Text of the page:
http://www.aviationweek.com/aw/generic/ ... F%20Demand

Edit: Apologies for the repost. Robert's covered it above.

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Re: KC-X revisited

Postby supersean » Thu Dec 10, 2009 3:14 am

Marc 1 wrote:So we have EADS threatening to pack up its bat and ball and go home (political posturing) and the remaining contender cannot pump fuel at the required rate...

http://www.aviationweek.com/aw/generic/ ... F%20Demand

Edit: Apologies for the repost. Robert's covered it above.


But remember this ploy was used during round 2. I hope the USAF says to EADS thanks for your troubles and awards the contract already. This is becoming a national security issue.
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Re: KC-X revisited

Postby Marc 1 » Thu Dec 10, 2009 4:05 am

supersean wrote:
Marc 1 wrote:So we have EADS threatening to pack up its bat and ball and go home (political posturing) and the remaining contender cannot pump fuel at the required rate...

http://www.aviationweek.com/aw/generic/ ... F%20Demand

Edit: Apologies for the repost. Robert's covered it above.


But remember this ploy was used during round 2. I hope the USAF says to EADS thanks for your troubles and awards the contract already. This is becoming a national security issue.


Agreed. There'd be a pretty fair chance of the oldest 135 getting a congratulatory letter from her Maj on achieving the age of 100 years before replacement otherwise.

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Re: KC-X revisited

Postby supersean » Thu Feb 25, 2010 1:22 am

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Re: KC-X revisited

Postby supersean » Mon Mar 01, 2010 1:17 am

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Re: KC-X revisited

Postby Robert Hilton » Mon Mar 01, 2010 5:23 am

Indeed they have.
It is however a rehash of previous arguments that are not that convincing really.

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Re: KC-X revisited

Postby Verbal » Thu Mar 04, 2010 6:27 pm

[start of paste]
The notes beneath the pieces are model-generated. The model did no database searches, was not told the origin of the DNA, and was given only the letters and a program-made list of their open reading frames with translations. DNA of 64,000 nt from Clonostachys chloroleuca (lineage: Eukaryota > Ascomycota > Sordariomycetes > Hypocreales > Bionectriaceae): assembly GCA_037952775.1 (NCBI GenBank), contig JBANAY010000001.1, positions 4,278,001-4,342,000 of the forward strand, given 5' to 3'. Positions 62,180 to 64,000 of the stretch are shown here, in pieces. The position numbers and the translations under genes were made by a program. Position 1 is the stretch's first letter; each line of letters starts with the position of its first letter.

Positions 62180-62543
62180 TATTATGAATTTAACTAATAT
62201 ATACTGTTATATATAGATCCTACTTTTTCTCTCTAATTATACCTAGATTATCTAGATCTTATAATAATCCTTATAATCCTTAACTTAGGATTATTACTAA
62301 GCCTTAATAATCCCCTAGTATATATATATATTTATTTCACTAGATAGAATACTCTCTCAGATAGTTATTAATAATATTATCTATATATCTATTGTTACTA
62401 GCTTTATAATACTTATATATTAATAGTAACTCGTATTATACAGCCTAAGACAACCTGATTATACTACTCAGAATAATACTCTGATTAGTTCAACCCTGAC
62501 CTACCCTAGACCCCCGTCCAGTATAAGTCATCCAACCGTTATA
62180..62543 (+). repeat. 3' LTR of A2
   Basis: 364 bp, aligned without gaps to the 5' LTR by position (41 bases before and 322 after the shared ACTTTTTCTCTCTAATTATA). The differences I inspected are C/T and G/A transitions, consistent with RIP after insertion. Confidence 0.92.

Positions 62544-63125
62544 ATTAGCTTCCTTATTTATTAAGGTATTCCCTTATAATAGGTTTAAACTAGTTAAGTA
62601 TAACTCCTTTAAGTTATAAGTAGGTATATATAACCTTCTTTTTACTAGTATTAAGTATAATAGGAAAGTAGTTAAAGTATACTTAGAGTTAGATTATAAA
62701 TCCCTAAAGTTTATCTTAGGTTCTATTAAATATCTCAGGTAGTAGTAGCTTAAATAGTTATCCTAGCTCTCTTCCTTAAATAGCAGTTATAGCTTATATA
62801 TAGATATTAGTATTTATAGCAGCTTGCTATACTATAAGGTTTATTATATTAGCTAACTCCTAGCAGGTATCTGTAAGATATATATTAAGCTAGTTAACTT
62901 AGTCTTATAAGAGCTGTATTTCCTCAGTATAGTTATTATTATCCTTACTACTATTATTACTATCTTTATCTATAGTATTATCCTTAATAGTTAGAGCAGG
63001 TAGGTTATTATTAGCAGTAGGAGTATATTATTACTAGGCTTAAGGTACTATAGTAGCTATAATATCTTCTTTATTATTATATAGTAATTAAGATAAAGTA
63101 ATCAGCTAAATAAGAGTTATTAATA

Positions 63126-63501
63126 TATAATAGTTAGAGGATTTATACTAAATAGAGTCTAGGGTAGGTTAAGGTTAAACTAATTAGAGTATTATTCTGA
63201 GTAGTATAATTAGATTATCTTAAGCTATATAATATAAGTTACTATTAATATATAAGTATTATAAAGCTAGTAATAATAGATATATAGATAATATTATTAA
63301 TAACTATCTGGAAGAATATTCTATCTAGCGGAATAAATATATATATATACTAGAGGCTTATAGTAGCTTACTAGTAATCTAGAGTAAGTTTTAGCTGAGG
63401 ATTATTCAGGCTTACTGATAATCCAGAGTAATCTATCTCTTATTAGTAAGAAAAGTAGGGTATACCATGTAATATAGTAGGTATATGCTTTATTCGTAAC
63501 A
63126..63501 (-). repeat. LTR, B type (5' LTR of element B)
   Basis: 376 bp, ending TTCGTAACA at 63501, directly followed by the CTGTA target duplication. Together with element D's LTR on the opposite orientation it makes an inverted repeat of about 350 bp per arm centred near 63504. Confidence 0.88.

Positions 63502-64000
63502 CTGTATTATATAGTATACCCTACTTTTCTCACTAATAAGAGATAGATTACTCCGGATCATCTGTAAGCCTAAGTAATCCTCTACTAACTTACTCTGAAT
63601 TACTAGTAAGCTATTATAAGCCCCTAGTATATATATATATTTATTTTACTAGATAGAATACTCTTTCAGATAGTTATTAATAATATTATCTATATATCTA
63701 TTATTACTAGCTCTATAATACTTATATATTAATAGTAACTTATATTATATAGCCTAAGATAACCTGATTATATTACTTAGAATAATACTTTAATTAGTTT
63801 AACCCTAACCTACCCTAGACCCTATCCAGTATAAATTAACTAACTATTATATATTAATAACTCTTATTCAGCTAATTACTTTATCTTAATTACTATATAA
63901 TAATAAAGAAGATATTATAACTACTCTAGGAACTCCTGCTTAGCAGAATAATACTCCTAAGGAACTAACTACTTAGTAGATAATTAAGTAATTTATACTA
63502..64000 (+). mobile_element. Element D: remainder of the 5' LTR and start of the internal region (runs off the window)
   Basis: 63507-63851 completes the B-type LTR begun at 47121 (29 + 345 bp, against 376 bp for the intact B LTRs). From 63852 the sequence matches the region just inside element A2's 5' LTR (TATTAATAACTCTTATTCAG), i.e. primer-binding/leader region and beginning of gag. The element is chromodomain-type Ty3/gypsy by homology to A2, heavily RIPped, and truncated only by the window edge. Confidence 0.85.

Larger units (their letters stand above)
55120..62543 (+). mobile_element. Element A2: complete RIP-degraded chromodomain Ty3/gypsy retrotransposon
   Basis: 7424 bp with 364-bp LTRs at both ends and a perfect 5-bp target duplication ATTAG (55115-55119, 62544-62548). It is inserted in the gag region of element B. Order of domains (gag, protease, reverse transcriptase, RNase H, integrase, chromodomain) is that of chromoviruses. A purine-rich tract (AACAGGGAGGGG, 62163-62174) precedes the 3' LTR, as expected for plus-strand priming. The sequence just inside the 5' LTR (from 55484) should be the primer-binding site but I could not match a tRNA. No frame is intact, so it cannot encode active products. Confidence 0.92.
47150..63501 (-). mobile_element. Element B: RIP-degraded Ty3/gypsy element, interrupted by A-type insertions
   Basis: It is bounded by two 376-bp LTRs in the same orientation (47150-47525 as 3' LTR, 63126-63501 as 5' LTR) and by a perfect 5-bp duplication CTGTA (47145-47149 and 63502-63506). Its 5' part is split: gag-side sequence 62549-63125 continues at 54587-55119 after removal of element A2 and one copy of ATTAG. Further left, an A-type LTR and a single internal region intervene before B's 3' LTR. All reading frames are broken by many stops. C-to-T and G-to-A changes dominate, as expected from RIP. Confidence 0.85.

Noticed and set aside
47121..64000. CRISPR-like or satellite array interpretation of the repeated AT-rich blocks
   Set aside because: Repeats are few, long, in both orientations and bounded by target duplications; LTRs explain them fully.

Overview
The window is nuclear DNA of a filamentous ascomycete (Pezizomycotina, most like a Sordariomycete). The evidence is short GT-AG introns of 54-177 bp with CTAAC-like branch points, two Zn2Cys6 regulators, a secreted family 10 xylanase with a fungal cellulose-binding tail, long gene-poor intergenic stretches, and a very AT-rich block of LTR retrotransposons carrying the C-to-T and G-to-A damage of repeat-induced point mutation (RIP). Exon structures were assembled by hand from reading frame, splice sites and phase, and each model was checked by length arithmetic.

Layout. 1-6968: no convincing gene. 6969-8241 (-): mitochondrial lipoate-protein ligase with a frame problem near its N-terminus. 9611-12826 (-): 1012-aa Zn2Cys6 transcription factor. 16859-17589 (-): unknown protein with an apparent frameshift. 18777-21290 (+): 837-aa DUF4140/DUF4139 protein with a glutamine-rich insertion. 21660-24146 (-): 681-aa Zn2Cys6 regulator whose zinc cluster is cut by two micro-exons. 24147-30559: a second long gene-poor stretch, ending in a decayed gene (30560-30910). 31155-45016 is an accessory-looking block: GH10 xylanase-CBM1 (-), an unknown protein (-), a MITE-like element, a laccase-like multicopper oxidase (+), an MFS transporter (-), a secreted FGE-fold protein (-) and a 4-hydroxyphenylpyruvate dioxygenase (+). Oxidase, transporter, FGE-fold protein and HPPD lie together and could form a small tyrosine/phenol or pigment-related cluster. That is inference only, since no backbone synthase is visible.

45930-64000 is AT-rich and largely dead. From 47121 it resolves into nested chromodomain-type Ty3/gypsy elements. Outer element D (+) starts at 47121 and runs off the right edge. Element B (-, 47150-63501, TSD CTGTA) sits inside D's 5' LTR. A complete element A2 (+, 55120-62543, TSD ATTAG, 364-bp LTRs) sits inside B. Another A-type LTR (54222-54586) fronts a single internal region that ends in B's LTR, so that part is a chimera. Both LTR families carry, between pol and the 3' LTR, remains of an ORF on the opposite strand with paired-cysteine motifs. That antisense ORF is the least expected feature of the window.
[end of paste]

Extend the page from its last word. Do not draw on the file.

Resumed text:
As expected, Boeing will reply to the RFP with a 767-based tanker proposal. Notably, it will use a 787 flight deck. Check out the sly jabs at AirBus in the press release:

The multi-mission aircraft is named NewGen because it includes several state-of-the-art systems to meet the demanding mission requirements of the future. They include:

* A digital flight deck featuring electronic displays taken directly from the most advanced commercial airliner in existence -- the Boeing 787 Dreamliner -- that show all flight attitude, navigation, engine indication and crew-alerting information on screens 75 percent larger than on a commercial Airbus A330.
* A new-generation fly-by-wire boom with an expanded refueling envelope and increased fuel offload rate. It will meet the Air Force requirement and simplify refueling operations to reduce workload for the aircrew and improve safety and reliability. Boeing is the only team in the KC-X competition that has invented, manufactured and delivered combat-tested aerial refueling booms.
* The Boeing NewGen Tanker will be controlled by the aircrew, which has unrestricted access to the full flight envelope for threat avoidance at any time, rather than allowing computer software to limit combat maneuverability.


Full press release here:
http://boeing.mediaroom.com/index.php?s=43&item=1102
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Re: KC-X revisited

Postby Procede » Thu Mar 04, 2010 7:34 pm

Verbal wrote: * The Boeing NewGen Tanker will be controlled by the aircrew, which has unrestricted access to the full flight envelope for threat avoidance at any time, rather than allowing computer software to limit combat maneuverability.


Does that includes the 'folding the wings and making a smoking hole in the ground' manoeuvre, especially know for saving the enemy responsibility and some ammo?

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Re: KC-X revisited